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Reward boosted to half-million dollars

By RHONDA COOK

ATLANTA -- The reward for capture of Atlanta's child killers grew to a half-million dollars Saturday with a $400,000 donation from Muhammad Ali, who noted the old reward of $100,000 'won't even buy a Rolls-Royce.'

The former heavyweight boxing champion appeared at a news conference with Mayor Maynard Jackson and Public Safety Commissioner Lee P. Brown to announce the donation. Both officials expressed their gratitude.

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Twenty-six young Atlanta blacks have been found slain during the past 21 months, and another, 10-year-old Darron Glass, is listed a missing.

The initial offer of a $100,000 reward brought no significant breaks in the case, although at one point Mayor Jackson appreared on television with the money heaped around him to demonstrate just how much a tipster could expect.

Ali's offer, like the other, is contingent on the tipster providing information that will lead to the arrest and conviction of the persons involved.

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The flamboyant Ali sniffed at the $100,000 reward, noting 'that won't even buy a Rolls Royce. They cost $150,000.'

Disclosure of the increased reward coincided with the 30th volunteer weekend search for clues in the baffling case. Only about 50 turned out Saturday, in contrast to the thousands who helped with the earlier searches.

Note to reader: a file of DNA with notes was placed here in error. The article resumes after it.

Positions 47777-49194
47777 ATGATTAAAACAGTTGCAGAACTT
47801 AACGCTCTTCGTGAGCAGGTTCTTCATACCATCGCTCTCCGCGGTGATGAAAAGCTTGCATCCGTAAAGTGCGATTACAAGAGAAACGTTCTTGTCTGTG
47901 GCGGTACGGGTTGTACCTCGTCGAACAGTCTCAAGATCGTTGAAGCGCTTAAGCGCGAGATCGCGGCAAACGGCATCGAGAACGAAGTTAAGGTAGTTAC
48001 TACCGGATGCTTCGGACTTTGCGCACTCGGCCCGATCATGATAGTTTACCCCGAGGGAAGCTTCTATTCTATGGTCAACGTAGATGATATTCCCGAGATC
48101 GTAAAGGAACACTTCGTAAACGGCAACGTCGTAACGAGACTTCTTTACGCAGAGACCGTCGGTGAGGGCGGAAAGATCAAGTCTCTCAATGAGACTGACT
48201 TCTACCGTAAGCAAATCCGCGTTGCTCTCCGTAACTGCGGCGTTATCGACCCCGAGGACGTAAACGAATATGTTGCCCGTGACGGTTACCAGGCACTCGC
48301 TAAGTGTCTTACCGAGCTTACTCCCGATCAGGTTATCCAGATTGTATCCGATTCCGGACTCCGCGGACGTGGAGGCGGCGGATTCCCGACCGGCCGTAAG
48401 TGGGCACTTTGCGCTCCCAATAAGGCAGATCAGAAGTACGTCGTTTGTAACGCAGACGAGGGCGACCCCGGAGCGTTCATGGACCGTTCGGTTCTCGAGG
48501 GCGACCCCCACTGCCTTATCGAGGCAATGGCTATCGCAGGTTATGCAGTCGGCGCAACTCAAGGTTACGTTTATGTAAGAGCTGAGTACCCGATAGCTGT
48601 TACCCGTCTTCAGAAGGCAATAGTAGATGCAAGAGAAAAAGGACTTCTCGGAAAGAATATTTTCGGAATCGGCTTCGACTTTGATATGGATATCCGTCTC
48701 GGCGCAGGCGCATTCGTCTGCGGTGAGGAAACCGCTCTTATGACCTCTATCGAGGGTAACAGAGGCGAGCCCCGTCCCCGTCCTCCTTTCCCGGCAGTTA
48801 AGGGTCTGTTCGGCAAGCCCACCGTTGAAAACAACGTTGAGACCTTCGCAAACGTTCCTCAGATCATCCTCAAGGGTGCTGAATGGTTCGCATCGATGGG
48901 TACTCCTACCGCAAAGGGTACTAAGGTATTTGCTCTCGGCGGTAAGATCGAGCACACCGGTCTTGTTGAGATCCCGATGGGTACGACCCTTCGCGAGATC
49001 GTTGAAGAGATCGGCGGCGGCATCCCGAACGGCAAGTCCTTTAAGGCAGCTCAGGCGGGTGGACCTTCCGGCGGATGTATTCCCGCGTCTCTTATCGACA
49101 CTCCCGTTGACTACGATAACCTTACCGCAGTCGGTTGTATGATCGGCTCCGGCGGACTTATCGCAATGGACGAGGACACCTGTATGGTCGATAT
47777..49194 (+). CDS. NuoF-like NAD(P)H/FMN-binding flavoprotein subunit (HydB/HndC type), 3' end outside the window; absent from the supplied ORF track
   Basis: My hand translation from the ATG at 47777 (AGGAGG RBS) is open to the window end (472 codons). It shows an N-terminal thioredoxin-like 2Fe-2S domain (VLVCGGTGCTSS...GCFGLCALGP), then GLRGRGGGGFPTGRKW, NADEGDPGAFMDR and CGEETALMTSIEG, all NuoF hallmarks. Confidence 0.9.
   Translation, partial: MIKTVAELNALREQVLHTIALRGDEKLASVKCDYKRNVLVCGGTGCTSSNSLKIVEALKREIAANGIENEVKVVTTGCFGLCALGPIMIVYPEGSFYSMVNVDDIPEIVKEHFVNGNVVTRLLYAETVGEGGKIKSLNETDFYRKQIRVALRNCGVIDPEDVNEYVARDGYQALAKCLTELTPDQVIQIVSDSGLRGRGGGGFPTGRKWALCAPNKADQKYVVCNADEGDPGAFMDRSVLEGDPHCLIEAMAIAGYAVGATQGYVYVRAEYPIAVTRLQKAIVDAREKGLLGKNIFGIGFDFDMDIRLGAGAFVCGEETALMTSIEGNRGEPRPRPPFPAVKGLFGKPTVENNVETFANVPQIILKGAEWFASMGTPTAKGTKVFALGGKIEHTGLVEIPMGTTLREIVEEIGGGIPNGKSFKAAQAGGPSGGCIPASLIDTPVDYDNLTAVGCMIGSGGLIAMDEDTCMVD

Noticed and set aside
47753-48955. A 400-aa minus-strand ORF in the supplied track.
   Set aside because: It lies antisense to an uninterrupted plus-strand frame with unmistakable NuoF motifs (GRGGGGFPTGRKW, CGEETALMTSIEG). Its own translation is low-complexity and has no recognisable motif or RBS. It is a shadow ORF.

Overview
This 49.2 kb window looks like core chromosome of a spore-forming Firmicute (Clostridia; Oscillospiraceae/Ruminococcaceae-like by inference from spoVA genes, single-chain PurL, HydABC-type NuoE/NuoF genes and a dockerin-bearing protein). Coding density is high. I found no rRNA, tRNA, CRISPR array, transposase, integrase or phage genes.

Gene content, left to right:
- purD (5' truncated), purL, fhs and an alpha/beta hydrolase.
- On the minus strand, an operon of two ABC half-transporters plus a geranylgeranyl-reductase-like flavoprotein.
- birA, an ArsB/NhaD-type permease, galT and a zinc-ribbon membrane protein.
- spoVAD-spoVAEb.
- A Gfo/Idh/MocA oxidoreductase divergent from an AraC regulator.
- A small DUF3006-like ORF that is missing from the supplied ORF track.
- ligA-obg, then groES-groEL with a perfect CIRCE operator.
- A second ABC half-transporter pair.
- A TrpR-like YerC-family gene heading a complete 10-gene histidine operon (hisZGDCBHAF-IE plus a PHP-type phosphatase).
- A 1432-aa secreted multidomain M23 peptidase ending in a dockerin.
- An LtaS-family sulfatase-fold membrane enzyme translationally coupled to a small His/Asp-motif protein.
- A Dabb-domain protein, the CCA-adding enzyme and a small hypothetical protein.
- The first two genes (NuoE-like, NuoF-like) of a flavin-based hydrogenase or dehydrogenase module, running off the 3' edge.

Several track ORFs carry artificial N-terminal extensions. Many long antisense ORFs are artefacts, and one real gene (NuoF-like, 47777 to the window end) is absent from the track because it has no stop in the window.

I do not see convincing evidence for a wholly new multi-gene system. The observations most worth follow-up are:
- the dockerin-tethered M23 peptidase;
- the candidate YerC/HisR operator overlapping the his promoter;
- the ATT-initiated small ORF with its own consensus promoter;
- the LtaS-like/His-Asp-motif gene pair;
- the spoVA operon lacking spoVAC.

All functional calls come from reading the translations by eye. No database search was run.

For the second consecutive weekend, volunteers in canoes drifted along the banks of the Chattahoochee River, where five bodies have been found in recent months. A second contingent poked through underbrushin the Redwine Road area of Southwest Atlanta, another area when bodies have turned up.

Volunteer searchers in canoes discovered a brown shoe along Camp Creek, a tributary of the Chattahoochee River. Five vicitms have been found in the Chattahoochee in recent months.

John Bascomb of the United Youth Adult Conference, which has sponsored the weekend searches, said the shoe matched the size and type worn by Timothy Hill, 13, whose body was found in the river March 30th.

Bascomb said the shoe had been turned over to the special police task force.

A police spokesman said if the shoe is found to be connected with the case, it will be turned over to the state crime lab.

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A second contingent of searchers poked through underbrush in the Redwine Road area of Southwest Atlanta, another area when bodies have turned up. The canoeists were asked to pay particular attention to Deep Creek and Camp Creek, which empty into the Chattahoochee. Both these creeks are lined with distinctive types of sand.

Silt and sand have been found on the bodies of the victims found in the river and a source told UPI Friday it might be possible for authorities to establish where the bodies entered the water by identifying the types of sand.

Police have complained their investigation has been hampered by lack of a crime scene. If they could pinpoint where the bodies entered the water, it would open new avenues of investigation.

A bloody rope was found by the Redwine Road searchers Saturday, but it seemed unlikely it was related to the child slayings, since none of the recent vicitims have had any marks on their bodies. The rope was turned over to police.

Volunteer James Lawson said mostly only 'a lot of old shoes and garbage' were found Saturday.

But search organizer John Bascom said the volunteers were not discouraged. He said they would continue their efforts each week looking for anything 'that might bring this ordeal to an end.'

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